In passing through Berkeley Square she deliberately walked on the left side of it, and presently came to the house where Lady Sellingworth lived. The big mansion was dark. As Miss Van Tuyn went by it she felt an access of ill-humour, and for an instant she knew something of the feeling which had often come to its owner-the feeling of being abandoned to loneliness in the midst of a city which held multitudes who were having a good time.

She walked on towards Berkeley, thought of Piccadilly, retraced her steps, turned up Hay Hill, crossed Bond Street, and eventually came into Regent Street. There were a good many people here, and several loitering men looked hard at her. But she walked composedly on, keeping at an even steady pace. At the main door of the Cafe Royal three or four men were lounging. She did not look at them as she went by. But presently she felt that she was being followed. This did not disturb her. She often went out alone in Paris on foot, though not at night, and was accustomed to being followed. She knew perfectly well how to deal with impertinent men. In Shaftesbury Avenue the man who was dogging her footsteps came nearer, and presently, though she did not turn her head, she knew that he was walking almost level with her, and that his eyes were fixed steadily on her. Without altering her pace she took a shilling out of the purse she was carrying and held it in her hand. The man drew up till he was walking by her side. She felt that he was going to speak to her. She stopped, held out the hand with the shilling in it, and said:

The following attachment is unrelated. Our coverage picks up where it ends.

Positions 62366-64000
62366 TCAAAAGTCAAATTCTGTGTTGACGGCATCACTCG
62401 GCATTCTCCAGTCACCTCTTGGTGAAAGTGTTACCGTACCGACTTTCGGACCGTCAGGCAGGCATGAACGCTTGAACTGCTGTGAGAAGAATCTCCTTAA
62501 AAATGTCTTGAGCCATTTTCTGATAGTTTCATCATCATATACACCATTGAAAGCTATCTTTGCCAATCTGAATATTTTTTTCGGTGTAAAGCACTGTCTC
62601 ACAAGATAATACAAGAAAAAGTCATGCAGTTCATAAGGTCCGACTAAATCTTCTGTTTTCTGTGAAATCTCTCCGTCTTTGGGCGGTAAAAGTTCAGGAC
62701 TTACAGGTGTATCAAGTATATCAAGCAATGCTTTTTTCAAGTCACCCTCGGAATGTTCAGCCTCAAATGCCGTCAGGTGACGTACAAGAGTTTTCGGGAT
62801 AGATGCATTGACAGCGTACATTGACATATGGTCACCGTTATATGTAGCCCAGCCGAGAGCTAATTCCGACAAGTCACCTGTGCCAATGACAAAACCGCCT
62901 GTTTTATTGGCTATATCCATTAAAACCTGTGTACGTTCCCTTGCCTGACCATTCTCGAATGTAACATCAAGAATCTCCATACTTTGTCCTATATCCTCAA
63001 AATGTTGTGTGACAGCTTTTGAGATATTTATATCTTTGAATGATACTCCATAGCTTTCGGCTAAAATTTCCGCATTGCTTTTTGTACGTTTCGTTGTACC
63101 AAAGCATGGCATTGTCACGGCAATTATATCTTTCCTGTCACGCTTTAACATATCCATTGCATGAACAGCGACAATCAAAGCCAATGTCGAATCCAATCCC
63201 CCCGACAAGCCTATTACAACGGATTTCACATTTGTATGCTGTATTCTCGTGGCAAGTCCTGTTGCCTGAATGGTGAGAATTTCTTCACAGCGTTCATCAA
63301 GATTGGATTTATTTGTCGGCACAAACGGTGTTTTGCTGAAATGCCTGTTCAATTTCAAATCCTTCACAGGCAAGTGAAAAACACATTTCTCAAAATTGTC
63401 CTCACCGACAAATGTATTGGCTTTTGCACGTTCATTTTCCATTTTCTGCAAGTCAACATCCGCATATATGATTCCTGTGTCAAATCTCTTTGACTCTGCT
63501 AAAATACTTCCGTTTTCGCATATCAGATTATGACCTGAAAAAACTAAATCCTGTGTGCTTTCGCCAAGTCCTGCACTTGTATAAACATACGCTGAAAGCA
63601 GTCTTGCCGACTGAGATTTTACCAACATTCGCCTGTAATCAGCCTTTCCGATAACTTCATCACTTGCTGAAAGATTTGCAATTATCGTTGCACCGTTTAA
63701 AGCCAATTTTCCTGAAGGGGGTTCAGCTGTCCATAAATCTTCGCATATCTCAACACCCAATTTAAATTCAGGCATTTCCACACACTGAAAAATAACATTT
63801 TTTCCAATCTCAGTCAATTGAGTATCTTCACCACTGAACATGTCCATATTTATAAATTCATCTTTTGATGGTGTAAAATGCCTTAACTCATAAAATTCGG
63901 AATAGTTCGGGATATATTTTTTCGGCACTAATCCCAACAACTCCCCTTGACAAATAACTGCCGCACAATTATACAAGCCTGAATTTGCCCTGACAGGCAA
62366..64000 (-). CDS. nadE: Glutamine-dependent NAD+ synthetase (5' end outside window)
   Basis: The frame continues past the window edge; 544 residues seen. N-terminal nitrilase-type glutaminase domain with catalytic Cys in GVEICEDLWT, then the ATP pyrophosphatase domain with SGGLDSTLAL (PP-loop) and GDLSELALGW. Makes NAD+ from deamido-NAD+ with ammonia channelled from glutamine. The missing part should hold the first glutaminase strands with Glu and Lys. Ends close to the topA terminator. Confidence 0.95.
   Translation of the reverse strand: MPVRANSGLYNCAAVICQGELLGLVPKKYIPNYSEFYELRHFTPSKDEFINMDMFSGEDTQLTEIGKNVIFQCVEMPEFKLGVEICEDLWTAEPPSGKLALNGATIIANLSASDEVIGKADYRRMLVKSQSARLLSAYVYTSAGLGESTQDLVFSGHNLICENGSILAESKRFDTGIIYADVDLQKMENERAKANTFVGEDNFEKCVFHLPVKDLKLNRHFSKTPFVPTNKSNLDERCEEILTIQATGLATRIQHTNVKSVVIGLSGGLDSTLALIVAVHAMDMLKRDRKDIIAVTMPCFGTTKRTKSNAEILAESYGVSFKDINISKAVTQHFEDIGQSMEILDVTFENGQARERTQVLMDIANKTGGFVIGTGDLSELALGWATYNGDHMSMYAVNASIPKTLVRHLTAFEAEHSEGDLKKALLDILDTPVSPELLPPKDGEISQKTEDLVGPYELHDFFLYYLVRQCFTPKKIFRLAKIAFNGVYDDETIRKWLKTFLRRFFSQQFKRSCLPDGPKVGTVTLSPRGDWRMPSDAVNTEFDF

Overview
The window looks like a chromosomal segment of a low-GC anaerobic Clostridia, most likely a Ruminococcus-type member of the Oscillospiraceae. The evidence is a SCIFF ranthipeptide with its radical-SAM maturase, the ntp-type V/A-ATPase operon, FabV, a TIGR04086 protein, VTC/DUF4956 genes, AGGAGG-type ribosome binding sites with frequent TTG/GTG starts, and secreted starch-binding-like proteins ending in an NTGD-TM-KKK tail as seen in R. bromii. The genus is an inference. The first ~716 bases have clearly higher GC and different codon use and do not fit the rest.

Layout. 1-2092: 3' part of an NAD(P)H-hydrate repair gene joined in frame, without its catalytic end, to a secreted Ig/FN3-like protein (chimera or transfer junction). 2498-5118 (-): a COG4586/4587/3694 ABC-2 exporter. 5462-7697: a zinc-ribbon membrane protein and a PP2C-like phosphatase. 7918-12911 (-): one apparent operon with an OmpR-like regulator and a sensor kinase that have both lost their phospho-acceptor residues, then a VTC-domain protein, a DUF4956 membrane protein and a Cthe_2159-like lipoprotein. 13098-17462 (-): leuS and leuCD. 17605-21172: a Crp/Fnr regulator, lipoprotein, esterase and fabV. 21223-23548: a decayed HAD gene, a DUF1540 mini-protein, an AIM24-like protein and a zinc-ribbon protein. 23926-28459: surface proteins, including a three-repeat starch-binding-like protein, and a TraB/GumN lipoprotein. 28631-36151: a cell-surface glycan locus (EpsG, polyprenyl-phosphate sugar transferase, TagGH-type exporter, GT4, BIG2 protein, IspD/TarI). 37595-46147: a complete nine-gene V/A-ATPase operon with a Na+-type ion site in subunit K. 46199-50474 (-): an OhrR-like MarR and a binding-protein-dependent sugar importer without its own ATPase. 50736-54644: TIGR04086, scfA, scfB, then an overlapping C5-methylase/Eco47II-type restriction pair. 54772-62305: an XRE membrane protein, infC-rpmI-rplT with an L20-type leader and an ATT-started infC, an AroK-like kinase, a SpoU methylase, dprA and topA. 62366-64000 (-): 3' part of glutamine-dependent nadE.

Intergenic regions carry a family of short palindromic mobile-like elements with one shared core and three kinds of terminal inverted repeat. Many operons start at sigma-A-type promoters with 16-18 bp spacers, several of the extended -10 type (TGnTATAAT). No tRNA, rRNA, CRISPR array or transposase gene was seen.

"Here's a shilling! Take it. I'm sorry I can't afford more than that."

As she finished speaking for the first time she looked at her pursuer, and met the brown eyes of the living bronze. He stood for an instant gazing at her veil, and then turned round and walked away in the direction of Regent Street. The shilling dropped from her hand to the pavement. She did not try to find it, but at once went on.